Monday, August 11, 2008

The Boy Who Wouldn't Share

Anyone who spends any amount of time around young children knows that the concept of "sharing" can be difficult to convey. One of the first words most children learn is "mine".

Edward is such a child in The Boy Who Wouldn't Share written by Mike Reiss and illustrated by David Catrow. The opening verse sets the tone of the story:
Edward was a frightful boy who wouldn't share a single toy
Edward didn't allow his sister Claire to play with any of his toys. Then one day, he gets stuck under a giant pile of toys. He is so stuck that his mother who brings in a plate of fudge doesn't seem him at all and gives all of the fudge to Claire.

Fortunately for Edward, his little sister is the bigger person and offers to share the fudge with him and this leads to one of the best lines in the story:

Edward knew that he'd been crabby,

grouchy, grumbly, greedy, grabby.

Edward apologizes nicely to his sister and the rest of the day "turned out fine". In the end, this is a little morality tale with comic illustrations sure to amuse youngsters while making an important point.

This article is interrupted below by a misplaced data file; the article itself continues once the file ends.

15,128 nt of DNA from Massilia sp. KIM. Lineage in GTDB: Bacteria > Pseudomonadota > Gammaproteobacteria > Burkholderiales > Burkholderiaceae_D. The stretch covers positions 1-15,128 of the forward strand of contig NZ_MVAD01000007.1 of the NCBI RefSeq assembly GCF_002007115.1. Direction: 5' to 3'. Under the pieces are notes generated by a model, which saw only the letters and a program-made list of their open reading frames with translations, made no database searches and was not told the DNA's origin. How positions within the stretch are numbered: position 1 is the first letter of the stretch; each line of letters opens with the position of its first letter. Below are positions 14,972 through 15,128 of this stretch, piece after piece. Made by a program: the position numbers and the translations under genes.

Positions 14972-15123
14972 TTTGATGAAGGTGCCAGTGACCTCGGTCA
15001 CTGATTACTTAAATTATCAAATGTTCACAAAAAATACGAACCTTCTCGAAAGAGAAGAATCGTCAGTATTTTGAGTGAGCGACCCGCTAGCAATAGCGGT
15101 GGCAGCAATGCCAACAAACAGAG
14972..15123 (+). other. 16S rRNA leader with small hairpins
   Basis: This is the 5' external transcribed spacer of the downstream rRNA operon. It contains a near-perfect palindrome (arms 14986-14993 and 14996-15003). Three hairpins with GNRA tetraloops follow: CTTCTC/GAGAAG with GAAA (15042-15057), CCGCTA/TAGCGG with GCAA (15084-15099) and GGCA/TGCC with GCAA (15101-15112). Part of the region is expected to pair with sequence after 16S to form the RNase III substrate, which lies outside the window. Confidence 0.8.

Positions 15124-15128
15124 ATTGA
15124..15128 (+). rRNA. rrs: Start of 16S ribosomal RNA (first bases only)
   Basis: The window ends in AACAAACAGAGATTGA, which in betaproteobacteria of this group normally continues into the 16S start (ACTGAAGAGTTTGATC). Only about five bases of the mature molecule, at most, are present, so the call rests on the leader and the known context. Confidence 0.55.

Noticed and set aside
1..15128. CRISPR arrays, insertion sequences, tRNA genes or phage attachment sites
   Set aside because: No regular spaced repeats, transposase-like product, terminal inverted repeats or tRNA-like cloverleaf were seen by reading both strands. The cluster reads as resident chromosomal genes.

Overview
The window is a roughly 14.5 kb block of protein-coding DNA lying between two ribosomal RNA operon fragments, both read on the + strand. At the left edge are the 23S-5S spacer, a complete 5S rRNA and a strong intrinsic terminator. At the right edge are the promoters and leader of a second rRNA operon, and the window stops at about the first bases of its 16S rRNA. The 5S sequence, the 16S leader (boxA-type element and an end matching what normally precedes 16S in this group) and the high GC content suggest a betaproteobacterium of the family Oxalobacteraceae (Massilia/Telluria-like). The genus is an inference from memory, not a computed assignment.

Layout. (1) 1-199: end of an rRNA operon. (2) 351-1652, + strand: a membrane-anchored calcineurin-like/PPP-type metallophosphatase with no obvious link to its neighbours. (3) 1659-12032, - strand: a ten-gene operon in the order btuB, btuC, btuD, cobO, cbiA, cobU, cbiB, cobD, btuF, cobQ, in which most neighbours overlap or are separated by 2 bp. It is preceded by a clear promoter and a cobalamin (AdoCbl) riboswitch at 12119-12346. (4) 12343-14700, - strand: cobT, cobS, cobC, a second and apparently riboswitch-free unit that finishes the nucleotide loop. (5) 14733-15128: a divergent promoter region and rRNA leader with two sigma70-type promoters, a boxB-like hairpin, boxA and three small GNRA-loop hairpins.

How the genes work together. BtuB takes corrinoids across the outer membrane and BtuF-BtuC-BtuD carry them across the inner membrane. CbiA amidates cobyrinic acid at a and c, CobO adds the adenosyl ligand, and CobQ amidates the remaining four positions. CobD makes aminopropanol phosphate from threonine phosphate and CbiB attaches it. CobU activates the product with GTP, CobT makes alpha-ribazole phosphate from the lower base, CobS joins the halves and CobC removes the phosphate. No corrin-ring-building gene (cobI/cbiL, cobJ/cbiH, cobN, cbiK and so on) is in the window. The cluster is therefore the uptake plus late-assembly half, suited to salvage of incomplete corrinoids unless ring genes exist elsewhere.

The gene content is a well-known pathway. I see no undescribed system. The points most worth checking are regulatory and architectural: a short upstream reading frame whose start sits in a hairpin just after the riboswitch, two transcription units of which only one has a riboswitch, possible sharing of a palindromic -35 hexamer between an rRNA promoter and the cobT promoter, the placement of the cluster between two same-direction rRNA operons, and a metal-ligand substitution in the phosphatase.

Anonymous said...

Hi Annie, I love your blog and so look forward to reading books with my new grandbaby. I see that you are reading more nonfiction than fiction these days yourself. I recently read "Miracles on the Water" and "Suite Francaise". Loved both of them! Anne

Annie said...

Thanks for stopping by, Anne. I hope you'll find lots of books to share with your new grandbaby. It's never too early to start creating a love for reading.